The dismissal of BismarckOtto von Bismarck served as Prime minister of Prussia since 1862 and formed the German Empire in 1871 with himself as Chancellor as Reich Chancellor in 1890 changed the international relations of the German empire in a drastic fashion, as Bismarck was constantly anxious to preserve a European system of peace.
It was his aim to isolate France and to install a system of alliances to prevent a war on two fronts for Germany. Wilhelm II.Wilhelm II. was the last German Emperor from 1882 to 1918 however advocated drastically different notions and instead aimed to develop Germany into a global power.
Regarding this goal he achieved to convince the masses of supporting his imperialism by the use of excessive national sentiment.
Bismarck’s longstanding efforts to avoid a war on two fronts as well as a diplomatic rapprochement between France and Russia became obsolete with the change in foreign affair policies in 1890. As the reinsurance contractThe Reinsurance Treaty (1887) was an attempt by German Chancellor Otto von Bismarck to continue to ally with Russia with Russia from 1887 was not renewed after Bismarck’s dismissal Russia and France draw nearer in a military convention. Fundamental for the increasing tension was the role the German empire assumed in foreign affairs, as Wilhelm II. accepted every new conflict approvingly. He solely concentrated on the expansion of the German empire into a global power, this status was to be assured with a “place by the sun” (an African colony)1.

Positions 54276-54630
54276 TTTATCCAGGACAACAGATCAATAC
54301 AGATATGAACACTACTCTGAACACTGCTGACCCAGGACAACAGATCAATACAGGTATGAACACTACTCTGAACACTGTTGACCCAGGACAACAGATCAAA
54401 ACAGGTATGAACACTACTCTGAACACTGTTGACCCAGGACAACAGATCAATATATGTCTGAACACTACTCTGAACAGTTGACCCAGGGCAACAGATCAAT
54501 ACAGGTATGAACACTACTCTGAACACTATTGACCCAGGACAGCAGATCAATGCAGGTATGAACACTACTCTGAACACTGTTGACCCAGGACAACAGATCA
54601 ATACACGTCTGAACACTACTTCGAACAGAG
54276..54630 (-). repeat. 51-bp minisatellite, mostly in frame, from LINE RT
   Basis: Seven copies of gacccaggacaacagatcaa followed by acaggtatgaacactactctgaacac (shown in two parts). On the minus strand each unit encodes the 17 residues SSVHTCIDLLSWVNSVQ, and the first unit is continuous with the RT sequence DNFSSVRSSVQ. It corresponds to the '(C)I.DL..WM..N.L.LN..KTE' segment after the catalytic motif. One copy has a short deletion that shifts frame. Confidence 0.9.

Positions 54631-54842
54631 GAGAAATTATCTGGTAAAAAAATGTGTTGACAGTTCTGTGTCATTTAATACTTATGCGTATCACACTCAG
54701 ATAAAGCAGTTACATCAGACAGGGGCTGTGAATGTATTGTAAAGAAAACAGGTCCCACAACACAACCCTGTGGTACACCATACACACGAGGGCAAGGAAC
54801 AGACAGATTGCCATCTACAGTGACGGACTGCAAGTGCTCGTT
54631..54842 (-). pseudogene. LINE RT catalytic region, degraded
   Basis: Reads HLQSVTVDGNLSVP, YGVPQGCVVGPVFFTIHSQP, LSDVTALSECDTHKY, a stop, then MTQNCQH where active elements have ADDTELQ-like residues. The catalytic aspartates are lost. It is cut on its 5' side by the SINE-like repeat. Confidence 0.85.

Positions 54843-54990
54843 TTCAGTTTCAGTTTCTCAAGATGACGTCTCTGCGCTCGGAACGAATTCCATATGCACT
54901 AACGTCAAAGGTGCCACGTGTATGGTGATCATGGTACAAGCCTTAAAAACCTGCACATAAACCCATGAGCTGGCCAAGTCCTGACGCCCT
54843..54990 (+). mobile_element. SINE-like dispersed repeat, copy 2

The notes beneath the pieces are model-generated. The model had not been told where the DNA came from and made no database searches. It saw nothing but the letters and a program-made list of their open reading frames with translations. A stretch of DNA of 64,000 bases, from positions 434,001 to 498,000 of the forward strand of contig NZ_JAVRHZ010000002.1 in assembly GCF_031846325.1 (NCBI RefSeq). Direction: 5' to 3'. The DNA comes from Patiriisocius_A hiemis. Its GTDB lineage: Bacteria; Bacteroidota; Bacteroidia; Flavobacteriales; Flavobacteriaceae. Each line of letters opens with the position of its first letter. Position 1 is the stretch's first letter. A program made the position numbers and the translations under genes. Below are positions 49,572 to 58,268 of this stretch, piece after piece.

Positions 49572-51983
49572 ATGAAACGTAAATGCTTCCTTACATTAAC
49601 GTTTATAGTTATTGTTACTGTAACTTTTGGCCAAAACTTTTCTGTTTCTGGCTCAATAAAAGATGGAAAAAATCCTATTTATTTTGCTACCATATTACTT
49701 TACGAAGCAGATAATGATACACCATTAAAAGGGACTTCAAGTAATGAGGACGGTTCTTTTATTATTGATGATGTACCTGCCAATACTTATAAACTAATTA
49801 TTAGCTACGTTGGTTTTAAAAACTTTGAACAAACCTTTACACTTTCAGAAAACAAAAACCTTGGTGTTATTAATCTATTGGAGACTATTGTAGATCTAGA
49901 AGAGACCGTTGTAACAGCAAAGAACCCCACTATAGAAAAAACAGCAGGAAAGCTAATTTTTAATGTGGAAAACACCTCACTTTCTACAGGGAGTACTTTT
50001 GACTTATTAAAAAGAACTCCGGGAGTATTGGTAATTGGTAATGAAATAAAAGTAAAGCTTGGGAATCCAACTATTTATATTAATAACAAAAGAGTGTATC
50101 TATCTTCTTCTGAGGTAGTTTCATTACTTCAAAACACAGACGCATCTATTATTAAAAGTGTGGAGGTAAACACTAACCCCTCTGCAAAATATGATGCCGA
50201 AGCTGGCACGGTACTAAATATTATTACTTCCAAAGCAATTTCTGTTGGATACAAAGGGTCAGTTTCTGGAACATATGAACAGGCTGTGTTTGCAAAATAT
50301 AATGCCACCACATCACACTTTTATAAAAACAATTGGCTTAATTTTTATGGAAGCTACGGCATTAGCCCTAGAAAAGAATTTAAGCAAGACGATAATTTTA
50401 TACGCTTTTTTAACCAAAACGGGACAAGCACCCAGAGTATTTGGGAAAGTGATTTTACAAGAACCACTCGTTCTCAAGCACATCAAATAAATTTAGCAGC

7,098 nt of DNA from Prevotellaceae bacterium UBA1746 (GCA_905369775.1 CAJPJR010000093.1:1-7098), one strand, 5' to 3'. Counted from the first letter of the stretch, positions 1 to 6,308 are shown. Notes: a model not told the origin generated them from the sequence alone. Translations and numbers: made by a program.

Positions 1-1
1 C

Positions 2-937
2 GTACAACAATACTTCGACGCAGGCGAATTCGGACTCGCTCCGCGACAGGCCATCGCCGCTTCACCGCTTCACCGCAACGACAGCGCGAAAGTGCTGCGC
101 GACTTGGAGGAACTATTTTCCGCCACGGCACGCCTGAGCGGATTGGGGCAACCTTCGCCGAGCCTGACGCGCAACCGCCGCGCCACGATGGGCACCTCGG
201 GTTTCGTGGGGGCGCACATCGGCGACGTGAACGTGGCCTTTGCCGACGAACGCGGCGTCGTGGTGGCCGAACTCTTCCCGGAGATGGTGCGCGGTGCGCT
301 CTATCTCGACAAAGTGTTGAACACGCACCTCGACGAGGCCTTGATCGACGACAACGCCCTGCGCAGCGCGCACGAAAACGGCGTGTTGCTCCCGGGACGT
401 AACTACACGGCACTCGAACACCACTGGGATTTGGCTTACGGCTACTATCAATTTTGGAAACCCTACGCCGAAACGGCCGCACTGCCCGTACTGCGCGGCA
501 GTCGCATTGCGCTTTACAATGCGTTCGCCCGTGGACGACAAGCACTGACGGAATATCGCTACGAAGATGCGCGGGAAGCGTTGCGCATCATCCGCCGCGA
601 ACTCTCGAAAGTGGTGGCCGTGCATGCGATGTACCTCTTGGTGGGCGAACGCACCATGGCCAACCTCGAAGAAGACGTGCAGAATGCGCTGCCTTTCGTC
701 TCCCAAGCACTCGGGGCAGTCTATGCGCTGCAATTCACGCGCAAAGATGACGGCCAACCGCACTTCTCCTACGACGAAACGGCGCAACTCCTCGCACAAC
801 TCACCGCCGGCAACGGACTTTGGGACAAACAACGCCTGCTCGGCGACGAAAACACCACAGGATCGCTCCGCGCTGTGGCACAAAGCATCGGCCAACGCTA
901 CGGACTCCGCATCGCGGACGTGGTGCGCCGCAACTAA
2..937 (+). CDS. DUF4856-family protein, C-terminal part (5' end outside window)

Imperialism concerning the possession of colonies led to further global controversies at the beginning of the 20th century. In the first Moroccan crisisIn the First Marocco crisis Wilhelm II. favored Moroccan independence. It was a challenge to France's mandate of the country (1905/06) a conflict concerning Morocco arose between France and Germany, as France maintained closer relations with Great Britain and thus gained economic influence. In the second Moroccan crisisIn the Second Marocco crisis (1912) Germany demanded large areas of French Equatorial Africa to compensate for Germany's loss during the First Moroccan Crisis Germany sustained its objection against the French entitlement on the Moroccan colony. As compensation Germany was awarded a part of the French colony in Congo.
These debates lead to an increased exchange between France and Great Britain2.